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Al Dhanhani, Mohamed, Sarawathiamma, Merin, Fernandez-Cabezudo, Haik, and Al-Ramadi: Systemic exposure to metallic nanoparticles initiates an acute, inflammasome-mediated, inflammatory response

Introduction: Nanoparticles are widely used in industry, electronics, cosmetics and biomedicine. However, there is evidence that chronic exposure to nanoparticles made of inorganic metal oxides or carbonaceous particles in air pollutants leads to pulmonary inflammatory disease. Previously, we demonstrated that intraperitoneal inoculation of inorganic metal nanoparticles leads to acute liver toxicity, manifested by a deposition of nanoparticles in the liver accompanied by significant rise in liver enzyme levels in the serum.

Objectives: This study investigated the nature of the in vivo inflammatory response associated with systemic administration of composite inorganic nanoparticles to wild-type C57BL/6- or NALP3-deficient mice.

Materials and methods: Groups of age-matched, male C57BL/6- or NALP3-deficient mice (four mice per group) were inoculated, via intraperitoneal injection, with composite metallic nanoparticles (1 mg/kg body weight), thioglycollate (4%) or line. Twenty-four hours later, peritoneal exudate cells were harvested by peritoneal lavage. Cells were then stained with a combination of monoclonal antibodies (including CD3, CD19, CD11b, F4/80, Ly6G, MHC class II, CD40, CD80 and CD86) and analysed by six-colour flow cytometry. In addition, RNA was extracted from the collected cells and the level of gene expression was determined for IL-1β, TNF-α and IL-6 by real-time polymerase chain reaction.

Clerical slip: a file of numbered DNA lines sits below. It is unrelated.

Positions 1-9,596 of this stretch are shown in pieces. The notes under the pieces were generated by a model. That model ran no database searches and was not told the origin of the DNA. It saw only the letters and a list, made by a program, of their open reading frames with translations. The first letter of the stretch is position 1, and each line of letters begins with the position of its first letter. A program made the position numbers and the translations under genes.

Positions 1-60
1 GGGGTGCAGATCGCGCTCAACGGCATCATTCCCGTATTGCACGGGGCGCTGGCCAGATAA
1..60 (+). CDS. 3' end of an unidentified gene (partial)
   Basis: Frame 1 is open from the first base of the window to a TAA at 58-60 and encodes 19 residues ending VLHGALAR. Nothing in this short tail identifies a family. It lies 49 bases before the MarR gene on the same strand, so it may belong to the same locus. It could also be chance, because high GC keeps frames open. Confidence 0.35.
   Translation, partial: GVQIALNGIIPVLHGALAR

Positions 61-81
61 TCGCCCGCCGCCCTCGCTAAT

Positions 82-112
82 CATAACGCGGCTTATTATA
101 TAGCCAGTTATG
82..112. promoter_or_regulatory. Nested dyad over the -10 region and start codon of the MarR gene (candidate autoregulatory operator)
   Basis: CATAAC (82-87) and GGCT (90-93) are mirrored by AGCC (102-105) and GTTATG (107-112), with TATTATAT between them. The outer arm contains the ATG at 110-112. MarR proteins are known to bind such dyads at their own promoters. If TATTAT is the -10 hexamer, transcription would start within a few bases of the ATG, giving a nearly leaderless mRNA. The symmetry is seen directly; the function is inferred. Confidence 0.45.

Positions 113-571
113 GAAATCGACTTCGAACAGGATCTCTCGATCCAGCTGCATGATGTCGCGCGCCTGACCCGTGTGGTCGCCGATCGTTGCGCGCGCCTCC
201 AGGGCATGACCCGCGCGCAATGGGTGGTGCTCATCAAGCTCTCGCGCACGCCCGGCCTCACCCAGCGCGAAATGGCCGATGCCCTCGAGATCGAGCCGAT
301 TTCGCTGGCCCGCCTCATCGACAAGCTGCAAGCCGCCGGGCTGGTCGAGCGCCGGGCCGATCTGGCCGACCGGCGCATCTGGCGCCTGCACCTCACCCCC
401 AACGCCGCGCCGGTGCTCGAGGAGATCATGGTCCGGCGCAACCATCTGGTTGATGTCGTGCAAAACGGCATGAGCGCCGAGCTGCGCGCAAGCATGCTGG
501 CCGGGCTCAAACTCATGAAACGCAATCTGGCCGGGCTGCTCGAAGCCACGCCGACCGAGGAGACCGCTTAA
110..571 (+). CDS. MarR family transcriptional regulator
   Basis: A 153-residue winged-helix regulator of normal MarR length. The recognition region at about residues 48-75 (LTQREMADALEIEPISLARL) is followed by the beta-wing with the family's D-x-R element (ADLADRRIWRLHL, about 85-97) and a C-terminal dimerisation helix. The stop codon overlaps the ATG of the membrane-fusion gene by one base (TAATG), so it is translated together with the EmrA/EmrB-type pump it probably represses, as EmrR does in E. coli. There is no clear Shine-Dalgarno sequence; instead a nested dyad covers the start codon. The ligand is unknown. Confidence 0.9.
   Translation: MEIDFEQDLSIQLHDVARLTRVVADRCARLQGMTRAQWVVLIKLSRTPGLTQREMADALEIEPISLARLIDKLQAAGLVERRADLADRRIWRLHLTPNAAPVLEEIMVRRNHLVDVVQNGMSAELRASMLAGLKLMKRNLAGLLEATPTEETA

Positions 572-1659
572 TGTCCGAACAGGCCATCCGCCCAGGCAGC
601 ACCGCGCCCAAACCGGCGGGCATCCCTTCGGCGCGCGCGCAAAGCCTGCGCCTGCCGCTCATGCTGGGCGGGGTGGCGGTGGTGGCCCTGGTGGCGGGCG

Results: Exposure to nanoparticles resulted in a tremendous recruitment and activation of myeloid cells, including mature macrophages and granulocytes. In addition, gene expression analysis revealed that nanoparticle injection up-regulates expression of IL-1β and TNF-α but not IL-6 genes. The inflammatory response to nanoparticle exposure was significantly reduced in NALP3-deficient mice.

Conclusion: Systemic exposure to metallic nanoparticles leads to a rapid inflammatory response characterized by the recruitment and activation of myeloid cells. This innate immune response is largely dependent on the NALP3 inflammasome. These findings highlight the need for further studies aimed at reducing the potential immunotoxicity associated with the use of nanoparticles in biomedicine.

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